Clinical data on hepatitis C virus (HCV) treatment rates in the United States are sparse.
To evaluate HCV treatment rates in the era of direct-acting antivirals (DAAs).
This retrospective cohort study used data from the deidentified Optum Cliniformatics Data Mart Database (2014-2021) on patients with HCV in the DAA and COVID-19 eras. The database includes patients with private health insurance in the US.
The treatment rate and changes over time were assessed with adjusted log-binomial regression, and factors associated with treatment were examined using multivariable logistic regression.
A total of 133 348 patients with HCV (79 567 [59.7%] men; mean [SD] age, 59.7 [12.3] years; 4448 [3.3%] Asian, 24 662 [18.5%] Black, and 74 750 [56.1%] White individuals) were included; 38 180 (26.8%) had HCV RNA data, and of those, 20 277 (53.1%) had positive HCV RNA. Overall, 13 214 patients with positive HCV RNA tests (65.2%) received DAA treatment; 6456 of 6634 patients treated with DAAs (97.3%) achieved sustained virologic response. After adjusting for age, sex, and race and ethnicity, the treatment rate in 2018 was 0.5 times greater than the rate in 2014 (adjusted prevalence ratio, 1.50; 95% CI, 1.42-1.59) but declined after 2018, decreasing from 64.8% to 61.2%, and especially after 2019, when it decreased to less than 60% (P < .001). The number of patients with viremic HCV identified in between April 2020 and March 2021 also decreased to 496 from 2761 and 3258 in the preceding 2 years. Receiving care from a gastroenterologist or infectious disease specialist with advanced care practitioner (ie, nurse practitioner, physician assistant, or clinical nurse specialist) was independently associated with greater odds of DAA treatment (adjusted odds ratio [aOR], 1.64; 95% CI, 1.07-1.50). Patients with decompensated cirrhosis and/or hepatocellular carcinoma (HCC) were 31% less likely to receive treatment compared with those without (aOR, 0.69; 95% CI, 0.54-0.90).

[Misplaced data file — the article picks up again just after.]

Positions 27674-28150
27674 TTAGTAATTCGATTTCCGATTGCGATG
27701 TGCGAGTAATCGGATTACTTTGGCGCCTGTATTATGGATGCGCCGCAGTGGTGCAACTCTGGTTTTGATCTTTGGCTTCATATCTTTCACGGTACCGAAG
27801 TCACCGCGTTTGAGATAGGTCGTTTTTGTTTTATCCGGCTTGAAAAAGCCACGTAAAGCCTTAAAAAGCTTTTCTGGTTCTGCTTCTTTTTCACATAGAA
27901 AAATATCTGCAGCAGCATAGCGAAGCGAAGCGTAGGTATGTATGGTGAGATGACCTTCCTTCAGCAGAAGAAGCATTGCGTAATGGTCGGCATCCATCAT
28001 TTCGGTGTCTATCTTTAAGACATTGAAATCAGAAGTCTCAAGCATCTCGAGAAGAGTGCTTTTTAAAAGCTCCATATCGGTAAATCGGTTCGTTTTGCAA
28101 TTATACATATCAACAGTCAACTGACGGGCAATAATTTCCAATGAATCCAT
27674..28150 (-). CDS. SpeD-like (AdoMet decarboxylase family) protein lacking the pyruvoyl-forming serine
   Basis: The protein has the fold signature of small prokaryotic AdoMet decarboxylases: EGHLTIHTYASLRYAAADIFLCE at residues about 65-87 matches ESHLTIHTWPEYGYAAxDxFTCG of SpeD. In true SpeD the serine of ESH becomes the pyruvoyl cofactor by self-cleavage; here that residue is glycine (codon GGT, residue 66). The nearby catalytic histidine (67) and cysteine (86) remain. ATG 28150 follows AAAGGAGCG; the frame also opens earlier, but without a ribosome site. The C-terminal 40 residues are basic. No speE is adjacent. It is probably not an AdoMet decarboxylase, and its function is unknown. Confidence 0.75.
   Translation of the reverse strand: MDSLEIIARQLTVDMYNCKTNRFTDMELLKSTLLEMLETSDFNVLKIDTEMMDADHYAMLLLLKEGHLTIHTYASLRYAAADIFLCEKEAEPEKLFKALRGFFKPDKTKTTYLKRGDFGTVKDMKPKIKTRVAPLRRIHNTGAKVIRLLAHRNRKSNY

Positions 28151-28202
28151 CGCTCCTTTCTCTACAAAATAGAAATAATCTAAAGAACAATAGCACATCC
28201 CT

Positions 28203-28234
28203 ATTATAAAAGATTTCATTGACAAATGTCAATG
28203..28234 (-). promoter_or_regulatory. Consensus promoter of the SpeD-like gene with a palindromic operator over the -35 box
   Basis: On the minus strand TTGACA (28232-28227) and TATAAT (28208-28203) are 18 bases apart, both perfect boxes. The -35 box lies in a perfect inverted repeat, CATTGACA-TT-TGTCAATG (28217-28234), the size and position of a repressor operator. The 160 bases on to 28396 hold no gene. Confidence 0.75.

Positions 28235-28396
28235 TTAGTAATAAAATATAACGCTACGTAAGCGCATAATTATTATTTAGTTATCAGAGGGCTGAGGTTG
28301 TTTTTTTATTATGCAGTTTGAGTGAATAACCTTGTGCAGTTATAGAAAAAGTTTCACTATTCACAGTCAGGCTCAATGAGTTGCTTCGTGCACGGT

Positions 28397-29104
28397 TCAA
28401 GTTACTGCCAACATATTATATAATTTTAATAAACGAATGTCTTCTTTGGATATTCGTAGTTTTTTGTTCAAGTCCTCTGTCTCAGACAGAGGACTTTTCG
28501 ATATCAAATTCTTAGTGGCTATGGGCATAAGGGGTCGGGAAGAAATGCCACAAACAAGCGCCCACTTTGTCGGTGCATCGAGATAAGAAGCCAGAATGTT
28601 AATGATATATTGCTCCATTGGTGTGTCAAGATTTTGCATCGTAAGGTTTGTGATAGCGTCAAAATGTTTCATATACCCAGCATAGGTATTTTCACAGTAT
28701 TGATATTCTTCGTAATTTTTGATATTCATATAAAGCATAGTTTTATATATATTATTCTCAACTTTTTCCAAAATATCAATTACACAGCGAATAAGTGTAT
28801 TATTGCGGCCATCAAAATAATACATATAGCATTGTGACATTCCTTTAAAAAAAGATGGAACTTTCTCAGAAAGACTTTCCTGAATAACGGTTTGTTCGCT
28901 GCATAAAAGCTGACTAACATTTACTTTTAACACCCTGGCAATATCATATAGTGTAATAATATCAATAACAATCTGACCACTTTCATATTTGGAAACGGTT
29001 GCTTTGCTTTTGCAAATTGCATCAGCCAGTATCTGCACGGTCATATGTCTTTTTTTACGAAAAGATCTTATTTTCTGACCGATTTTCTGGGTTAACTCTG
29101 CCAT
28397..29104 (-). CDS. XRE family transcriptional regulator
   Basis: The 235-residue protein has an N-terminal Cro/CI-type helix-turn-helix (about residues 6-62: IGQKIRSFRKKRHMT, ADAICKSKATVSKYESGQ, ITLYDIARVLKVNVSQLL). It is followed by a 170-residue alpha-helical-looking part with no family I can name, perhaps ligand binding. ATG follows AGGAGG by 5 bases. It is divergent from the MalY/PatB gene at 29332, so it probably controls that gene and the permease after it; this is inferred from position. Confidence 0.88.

In this cohort study, less than two-thirds of insured patients with viremic HCV received DAA treatment, with declines in both the treatment rate and the number of viremic HCV diagnoses since 2019 and especially during the COVID-19 pandemic. Further efforts are needed to increase HCV diagnosis and treatment, especially for those with cirrhosis and HCC. An urgent call for nationwide actions to improve access to DAA treatment, community outreach programs, and specialists through referral pipelines is needed in the United States to stay on track to meet the World Health Organization goal of reducing the burden of viral hepatitis with the eventual goal to eliminate viral hepatitis.